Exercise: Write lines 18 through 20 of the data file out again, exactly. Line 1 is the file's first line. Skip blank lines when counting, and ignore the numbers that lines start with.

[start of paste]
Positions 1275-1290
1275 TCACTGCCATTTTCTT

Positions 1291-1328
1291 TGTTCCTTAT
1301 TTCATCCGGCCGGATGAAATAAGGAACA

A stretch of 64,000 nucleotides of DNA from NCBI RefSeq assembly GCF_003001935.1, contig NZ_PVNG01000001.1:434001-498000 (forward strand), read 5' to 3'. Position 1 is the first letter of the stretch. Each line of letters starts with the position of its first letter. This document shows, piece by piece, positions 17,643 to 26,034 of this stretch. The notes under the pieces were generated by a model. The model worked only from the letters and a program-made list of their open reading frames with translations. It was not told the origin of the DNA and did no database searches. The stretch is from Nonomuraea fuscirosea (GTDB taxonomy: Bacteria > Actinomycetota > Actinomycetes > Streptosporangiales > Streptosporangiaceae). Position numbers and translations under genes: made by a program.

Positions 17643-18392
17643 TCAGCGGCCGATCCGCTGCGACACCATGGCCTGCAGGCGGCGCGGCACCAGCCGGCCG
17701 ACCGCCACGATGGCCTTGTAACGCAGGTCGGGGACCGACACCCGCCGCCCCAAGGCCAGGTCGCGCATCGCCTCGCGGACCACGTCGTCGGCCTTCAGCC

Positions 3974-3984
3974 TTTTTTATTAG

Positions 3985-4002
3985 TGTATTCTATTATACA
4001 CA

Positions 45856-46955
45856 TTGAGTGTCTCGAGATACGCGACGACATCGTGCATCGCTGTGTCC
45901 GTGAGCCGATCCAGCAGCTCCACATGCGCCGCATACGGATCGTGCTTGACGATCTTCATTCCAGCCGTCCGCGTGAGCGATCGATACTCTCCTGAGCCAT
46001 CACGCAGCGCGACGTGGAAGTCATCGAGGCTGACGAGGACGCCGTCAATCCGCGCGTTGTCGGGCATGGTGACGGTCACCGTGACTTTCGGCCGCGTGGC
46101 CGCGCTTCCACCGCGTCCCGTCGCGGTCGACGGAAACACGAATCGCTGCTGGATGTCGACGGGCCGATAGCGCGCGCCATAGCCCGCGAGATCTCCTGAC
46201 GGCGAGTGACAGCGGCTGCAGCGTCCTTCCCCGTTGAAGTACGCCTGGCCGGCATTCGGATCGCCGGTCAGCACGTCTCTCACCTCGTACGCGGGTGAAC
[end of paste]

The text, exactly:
46001 CACGCAGCGCGACGTGGAAGTCATCGAGGCTGACGAGGACGCCGTCAATCCGCGCGTTGTCGGGCATGGTGACGGTCACCGTGACTTTCGGCCGCGTGGC
46101 CGCGCTTCCACCGCGTCCCGTCGCGGTCGACGGAAACACGAATCGCTGCTGGATGTCGACGGGCCGATAGCGCGCGCCATAGCCCGCGAGATCTCCTGAC
46201 GGCGAGTGACAGCGGCTGCAGCGTCCTTCCCCGTTGAAGTACGCCTGGCCGGCATTCGGATCGCCGGTCAGCACGTCTCTCACCTCGTACGCGGGTGAAC